Single entry bookkeeping is usually only used for small businesses, charities, clubs or societies. It can either be completed using a simple spreadsheet or
a book. It will show the receipts on one side and the payments on the other. It will also include a date and a short description may be used.
Single entry Bookkeeping is less expensive to maintain that double entry bookkeeping because you will not need to hire the services of a trained professional. It is also the simplest way of keeping your accounts in check.
Commonly, only the bare essentials are recorded in single-entry bookkeeping such as income and expenditure.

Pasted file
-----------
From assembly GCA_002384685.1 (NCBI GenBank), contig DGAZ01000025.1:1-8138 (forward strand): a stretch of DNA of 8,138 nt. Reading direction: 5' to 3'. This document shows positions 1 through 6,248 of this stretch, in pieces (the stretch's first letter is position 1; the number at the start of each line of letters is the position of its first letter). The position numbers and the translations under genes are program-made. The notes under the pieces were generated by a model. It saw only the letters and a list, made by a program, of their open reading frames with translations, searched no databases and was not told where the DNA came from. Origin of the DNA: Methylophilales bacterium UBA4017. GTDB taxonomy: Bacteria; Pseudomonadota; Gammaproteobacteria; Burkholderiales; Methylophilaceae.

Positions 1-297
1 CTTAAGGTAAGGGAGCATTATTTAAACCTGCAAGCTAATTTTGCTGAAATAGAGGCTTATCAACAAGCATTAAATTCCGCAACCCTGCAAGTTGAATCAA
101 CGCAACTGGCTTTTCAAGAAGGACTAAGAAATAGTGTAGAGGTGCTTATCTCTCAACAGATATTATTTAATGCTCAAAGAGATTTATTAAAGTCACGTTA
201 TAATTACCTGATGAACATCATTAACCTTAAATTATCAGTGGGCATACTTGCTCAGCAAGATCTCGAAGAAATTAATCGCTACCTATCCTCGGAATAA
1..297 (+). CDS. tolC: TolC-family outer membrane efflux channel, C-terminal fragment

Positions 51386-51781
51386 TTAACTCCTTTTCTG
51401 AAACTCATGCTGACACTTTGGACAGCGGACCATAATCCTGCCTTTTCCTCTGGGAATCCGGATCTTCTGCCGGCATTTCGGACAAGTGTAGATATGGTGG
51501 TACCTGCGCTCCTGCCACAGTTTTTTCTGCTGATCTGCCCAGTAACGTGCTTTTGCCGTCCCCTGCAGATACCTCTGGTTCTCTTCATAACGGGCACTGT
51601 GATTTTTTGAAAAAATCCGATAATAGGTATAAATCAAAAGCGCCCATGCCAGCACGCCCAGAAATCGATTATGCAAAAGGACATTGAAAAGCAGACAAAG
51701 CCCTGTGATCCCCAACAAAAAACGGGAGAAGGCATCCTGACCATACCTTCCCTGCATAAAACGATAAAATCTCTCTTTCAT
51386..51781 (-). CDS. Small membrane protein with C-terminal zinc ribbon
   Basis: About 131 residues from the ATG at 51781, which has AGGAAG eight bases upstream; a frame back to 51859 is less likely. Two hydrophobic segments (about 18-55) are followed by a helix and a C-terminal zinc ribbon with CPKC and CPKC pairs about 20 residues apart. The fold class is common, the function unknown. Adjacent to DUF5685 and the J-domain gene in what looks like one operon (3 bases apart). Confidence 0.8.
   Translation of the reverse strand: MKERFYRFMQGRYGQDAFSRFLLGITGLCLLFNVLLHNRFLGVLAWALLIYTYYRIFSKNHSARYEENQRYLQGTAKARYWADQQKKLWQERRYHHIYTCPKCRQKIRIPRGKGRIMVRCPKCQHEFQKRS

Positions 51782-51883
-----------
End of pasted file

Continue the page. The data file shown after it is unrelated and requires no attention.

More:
For most businesses whether self-employed or a registered company single-entry bookkeeping will not be enough to complete the year-end accounts.
It is also possible to extend the information recorded to include an analysis of the income and expenses.
Single Entry Bookkeeping Example
Single entry bookkeeping only shows the transactions posted once either as payment or receipt. It will not include balance sheet items such as bank account, debtors and creditors.
Most businesses need to also include a balance sheet showing debtors, creditors, assets and liabilities, for this double-entry bookkeeping will be required.
The main advantage is that people can understand how to complete the system, but will need to employ someone to complete
the double entry accounts.
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